Since I mostly work with very young students, I tried out a few strategies with my emergent writers from last school year, including my own kids who were in preschool at the time, but have now moved on to kindergarten. I wanted to give you a peek into a few strategies represented in Goal 1.

Goal 1 is Composing with Pictures. There are eighteen strategies within this goal to support pre-emergent and emergent writers. This goal is mostly used to support students in pre-Kindergarten through 2nd grade. However, Serravallo mentions that students throughout the primary grades benefit when they are given time to sketch their ideas before moving into the writing process. 

Below is a snapshot of the strategies reinforcing this goal. Just like Serravallo's The Reading Strategies Book, the format is not the typical front cover to back cover type of read, but another handy guidebook to support your instruction. The format allows teachers to pick and choose from researched-based strategies that will best scaffold students. Serravallo states, "I streamlined the language and examples, and I present the strategies in a format that is organized so that the busy teacher can find just the right strategy at just the right moment."  Ahhh, music to my ears.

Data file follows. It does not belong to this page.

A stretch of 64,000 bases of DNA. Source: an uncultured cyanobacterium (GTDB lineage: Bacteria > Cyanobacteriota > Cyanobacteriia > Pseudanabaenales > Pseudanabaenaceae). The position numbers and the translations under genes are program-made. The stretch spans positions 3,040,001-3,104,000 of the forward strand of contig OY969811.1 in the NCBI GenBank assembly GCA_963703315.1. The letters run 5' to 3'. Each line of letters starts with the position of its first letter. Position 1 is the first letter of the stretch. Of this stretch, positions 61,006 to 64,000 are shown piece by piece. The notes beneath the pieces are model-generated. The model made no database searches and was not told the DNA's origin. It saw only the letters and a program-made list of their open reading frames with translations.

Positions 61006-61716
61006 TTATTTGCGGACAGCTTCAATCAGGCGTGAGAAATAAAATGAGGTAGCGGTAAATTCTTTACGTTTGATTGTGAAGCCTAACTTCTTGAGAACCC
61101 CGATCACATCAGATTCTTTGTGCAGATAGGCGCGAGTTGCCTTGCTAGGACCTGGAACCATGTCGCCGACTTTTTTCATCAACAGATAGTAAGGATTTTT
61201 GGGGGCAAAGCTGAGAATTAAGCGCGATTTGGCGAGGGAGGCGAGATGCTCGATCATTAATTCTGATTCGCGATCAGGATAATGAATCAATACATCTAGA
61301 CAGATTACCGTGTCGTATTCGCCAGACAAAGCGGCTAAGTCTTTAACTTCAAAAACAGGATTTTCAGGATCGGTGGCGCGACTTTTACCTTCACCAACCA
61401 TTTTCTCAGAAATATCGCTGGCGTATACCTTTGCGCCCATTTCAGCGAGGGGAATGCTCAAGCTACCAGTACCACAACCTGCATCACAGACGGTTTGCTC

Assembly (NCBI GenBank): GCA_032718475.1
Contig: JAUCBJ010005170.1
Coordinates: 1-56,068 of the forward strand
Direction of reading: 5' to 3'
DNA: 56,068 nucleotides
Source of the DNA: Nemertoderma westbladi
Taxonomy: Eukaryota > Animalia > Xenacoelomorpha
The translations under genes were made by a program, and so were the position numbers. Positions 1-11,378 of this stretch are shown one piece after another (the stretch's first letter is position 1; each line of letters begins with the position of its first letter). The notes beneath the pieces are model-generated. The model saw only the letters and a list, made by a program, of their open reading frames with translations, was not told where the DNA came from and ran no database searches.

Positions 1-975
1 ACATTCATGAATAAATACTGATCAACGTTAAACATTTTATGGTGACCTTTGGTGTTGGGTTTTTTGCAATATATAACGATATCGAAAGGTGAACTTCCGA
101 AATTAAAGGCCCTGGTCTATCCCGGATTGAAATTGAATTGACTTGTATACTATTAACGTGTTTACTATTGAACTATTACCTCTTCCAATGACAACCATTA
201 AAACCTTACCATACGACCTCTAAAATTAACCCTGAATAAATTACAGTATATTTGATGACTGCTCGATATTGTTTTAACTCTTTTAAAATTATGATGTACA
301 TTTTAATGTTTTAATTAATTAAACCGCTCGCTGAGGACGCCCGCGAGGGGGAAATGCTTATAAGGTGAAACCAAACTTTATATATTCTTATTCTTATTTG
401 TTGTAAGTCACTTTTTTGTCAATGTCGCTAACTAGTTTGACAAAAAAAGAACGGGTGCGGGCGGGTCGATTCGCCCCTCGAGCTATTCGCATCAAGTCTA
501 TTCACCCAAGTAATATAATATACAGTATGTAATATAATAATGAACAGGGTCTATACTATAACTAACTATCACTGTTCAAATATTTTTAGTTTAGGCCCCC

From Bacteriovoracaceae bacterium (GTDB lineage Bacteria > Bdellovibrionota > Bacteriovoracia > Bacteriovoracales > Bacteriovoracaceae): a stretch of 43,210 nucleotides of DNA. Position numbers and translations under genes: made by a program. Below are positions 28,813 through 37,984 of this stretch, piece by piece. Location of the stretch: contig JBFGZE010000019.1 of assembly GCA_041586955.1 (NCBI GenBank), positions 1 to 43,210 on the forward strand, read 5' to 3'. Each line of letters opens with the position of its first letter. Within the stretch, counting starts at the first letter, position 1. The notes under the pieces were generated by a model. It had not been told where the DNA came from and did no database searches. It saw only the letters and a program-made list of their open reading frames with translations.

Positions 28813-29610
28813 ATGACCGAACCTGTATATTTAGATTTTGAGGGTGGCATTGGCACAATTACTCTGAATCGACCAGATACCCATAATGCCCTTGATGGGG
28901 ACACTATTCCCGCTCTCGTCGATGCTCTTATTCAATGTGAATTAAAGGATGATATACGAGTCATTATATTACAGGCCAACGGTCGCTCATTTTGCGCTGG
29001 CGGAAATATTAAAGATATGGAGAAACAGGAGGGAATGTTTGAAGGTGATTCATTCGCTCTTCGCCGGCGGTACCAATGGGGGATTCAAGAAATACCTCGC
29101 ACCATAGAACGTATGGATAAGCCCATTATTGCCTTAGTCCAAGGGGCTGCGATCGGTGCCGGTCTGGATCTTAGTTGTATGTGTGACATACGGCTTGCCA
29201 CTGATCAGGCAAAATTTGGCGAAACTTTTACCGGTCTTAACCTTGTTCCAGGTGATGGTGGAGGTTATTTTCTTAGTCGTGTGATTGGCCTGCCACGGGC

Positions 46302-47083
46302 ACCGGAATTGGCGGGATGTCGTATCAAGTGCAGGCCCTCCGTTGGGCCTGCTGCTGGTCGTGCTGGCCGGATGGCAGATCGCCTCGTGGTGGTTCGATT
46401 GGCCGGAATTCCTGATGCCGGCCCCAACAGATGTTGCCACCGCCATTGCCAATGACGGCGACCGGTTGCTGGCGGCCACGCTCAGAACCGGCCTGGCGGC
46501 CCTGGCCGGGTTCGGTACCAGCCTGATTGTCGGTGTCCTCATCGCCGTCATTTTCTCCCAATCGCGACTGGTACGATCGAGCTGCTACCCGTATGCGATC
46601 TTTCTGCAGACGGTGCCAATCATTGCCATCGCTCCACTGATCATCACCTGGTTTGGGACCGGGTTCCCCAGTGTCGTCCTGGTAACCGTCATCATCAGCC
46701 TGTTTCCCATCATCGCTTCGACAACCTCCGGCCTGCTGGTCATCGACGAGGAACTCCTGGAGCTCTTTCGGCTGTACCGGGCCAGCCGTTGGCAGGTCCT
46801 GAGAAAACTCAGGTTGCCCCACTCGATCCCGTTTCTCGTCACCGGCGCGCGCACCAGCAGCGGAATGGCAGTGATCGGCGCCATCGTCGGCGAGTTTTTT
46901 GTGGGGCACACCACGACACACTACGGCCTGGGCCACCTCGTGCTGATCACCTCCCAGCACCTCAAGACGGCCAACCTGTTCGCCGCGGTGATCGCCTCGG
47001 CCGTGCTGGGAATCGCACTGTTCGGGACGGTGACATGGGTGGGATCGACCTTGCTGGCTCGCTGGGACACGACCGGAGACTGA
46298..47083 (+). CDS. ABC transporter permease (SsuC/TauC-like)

For each strategy, once again, Serravallo includes a description and helpful prompts to use with students. Many of the strategies also provide Teacher Tips and samples of Lesson Language to use when putting the strategy into practice. The strategies can be demonstrated to individuals, small groups or whole class. In addition, along the sidebar of each strategy, Serravallo indicates the level (emergent to grade 8), genre/text type, and process(es) in which to focus. I find these to be invaluable features of the book (just as in The Reading Strategies Book) because even a novice or experienced classroom teacher without a writing background can fully support and guide his/her students in writing. This book elicits powerful writing instruction!